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State funds Forest Park police presence at farmers market

State Farmers Market attracts thousands of customers from all over Georgia. The 160-acre facility is being served and protected by Forest Park Police Department. (Staff Photo: Kathy Jefcoats)

State Farmers Market attracts thousands of customers from all over Georgia. The 160-acre facility is being served and protected by Forest Park Police Department. (Staff Photo: Kathy Jefcoats)

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Forest Park Police Chief Dwayne Hobbs

FOREST PARK — Council members voted Monday to accept nearly half a million dollars to fund police presence at State Farmers Market.

The city agreed in July to provide officers to the 160-acre wholesale and retail center just off Interstate 75 in Forest Park for the first time in 25 years. During that time, the state funded its own police department.

Forest Park police Maj. Chris Matson told council members that the $460,470 state appropriation will fund four officers, equipment, training, seminars, education incentives and weapons and ammunition.

Matson said cars have been furnished but they have to be redecaled to reflect the Forest Park Police Department.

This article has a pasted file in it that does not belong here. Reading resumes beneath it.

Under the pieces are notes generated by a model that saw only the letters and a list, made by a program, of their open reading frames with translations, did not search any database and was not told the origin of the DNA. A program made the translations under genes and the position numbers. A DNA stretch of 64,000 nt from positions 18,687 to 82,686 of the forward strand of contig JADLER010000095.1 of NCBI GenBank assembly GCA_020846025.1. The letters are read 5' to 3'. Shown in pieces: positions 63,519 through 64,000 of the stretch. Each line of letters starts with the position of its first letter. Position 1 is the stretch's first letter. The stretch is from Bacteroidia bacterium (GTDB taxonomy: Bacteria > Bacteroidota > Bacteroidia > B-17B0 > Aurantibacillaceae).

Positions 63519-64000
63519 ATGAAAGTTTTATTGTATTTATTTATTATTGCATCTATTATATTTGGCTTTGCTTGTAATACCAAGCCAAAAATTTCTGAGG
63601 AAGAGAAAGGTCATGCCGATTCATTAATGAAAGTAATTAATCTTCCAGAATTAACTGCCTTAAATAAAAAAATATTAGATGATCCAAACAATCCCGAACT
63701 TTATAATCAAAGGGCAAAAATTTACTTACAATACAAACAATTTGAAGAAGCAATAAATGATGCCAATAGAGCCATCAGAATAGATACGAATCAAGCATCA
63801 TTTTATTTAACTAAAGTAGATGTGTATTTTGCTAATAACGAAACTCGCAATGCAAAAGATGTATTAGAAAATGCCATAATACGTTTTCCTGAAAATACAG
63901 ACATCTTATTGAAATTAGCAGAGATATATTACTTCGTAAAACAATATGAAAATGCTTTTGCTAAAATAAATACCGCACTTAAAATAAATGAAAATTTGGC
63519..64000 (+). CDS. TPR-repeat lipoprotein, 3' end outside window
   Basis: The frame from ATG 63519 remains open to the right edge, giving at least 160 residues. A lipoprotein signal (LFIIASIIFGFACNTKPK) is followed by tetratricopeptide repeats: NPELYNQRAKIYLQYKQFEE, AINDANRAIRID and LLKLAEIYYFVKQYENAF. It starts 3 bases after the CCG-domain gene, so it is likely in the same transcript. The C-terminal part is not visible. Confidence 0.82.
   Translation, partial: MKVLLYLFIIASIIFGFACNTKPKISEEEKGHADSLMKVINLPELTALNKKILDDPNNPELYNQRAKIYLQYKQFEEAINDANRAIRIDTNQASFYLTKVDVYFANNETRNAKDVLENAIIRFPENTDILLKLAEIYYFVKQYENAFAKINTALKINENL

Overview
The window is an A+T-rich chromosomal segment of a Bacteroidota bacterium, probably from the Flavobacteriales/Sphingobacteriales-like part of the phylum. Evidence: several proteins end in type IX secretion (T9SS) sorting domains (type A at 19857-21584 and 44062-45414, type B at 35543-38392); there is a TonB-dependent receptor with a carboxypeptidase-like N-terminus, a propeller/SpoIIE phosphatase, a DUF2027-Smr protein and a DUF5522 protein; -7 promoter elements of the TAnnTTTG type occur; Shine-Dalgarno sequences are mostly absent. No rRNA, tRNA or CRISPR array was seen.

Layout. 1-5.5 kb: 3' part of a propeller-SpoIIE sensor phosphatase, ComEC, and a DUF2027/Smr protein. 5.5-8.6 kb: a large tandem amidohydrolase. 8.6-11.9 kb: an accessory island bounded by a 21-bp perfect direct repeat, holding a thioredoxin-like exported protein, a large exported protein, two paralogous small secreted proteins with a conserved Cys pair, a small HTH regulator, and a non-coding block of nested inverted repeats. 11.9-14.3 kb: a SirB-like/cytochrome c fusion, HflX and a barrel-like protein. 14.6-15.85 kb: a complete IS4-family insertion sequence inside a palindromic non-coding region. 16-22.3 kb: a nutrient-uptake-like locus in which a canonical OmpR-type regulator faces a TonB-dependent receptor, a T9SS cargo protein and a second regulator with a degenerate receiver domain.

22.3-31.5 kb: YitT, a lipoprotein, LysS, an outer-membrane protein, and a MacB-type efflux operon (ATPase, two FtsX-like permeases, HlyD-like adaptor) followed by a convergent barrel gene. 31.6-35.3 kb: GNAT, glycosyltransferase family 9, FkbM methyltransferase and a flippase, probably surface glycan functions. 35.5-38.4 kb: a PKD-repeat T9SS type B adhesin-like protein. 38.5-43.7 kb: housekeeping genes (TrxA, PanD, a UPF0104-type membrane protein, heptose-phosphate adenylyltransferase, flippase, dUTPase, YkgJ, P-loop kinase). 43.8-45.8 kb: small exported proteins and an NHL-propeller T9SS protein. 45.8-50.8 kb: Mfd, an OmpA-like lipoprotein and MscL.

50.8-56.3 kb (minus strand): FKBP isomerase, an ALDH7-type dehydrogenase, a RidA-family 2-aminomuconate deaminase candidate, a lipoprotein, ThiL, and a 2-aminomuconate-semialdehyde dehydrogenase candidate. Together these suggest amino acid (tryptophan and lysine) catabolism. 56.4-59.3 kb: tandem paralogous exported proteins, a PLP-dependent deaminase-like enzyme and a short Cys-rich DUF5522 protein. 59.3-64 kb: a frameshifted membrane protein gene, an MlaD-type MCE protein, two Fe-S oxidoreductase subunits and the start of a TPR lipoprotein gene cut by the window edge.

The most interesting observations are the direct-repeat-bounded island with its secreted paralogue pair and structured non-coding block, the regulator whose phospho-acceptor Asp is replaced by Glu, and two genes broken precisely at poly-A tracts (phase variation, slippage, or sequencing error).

More than half the money, about $233,000, will pay for overtime, he said.

“The officers come from our staff so the bulk of the money is to cover overtime,” Matson said. “We haven’t had time to hire extra officers just for that location.”

Mayor David Lockhart said the partnership is a win-win for the city.

“It typically costs 1.8 to 1.9 times the hourly wage to fund an employee,” he said. “If your staff is completely paid with overtime, that’s only 1.5 times. If we stay under what they’ve given us, we get to keep it.”

Police officers have been mostly well-received by vendors, he said.

“There is a bit of a learning curve but most are happy to see us,” Matson said. “But the outlook is very positive.”

Forest Park police Chief Dwayne Hobbs said in July the market police department hasn’t always been stable.

“When I started out here 40 years ago, we provided police services,” he said during the summer. “In the late ’80s, they created their own department. That didn’t work out so well for them.”

However, the market police weren’t willing to make a change, he said. In fact, Hobbs said his department made five or six proposals over 20 years that were rejected by state officials.

The state will lease the police headquarters at the market to the city for $1 a year on an annual basis, which Hobbs said will be used as a substation.

There are at least 126 businesses inside the market, including the popular Oakwood Cafe. The 53-year-old market is open 24 hours a day, 364 days a year, closing only for Christmas Day.

The Department of Agriculture is looking at spending about $300,000 to $400,000 for improvements and upgrades, with a 40-year plan to easily spend $1 billion for an overhaul of the market.

Matthew Kulinski, deputy director of marketing for the Georgia Department of Agriculture, said the market generates about $7 million in revenue annually and only needs about half that amount to operate.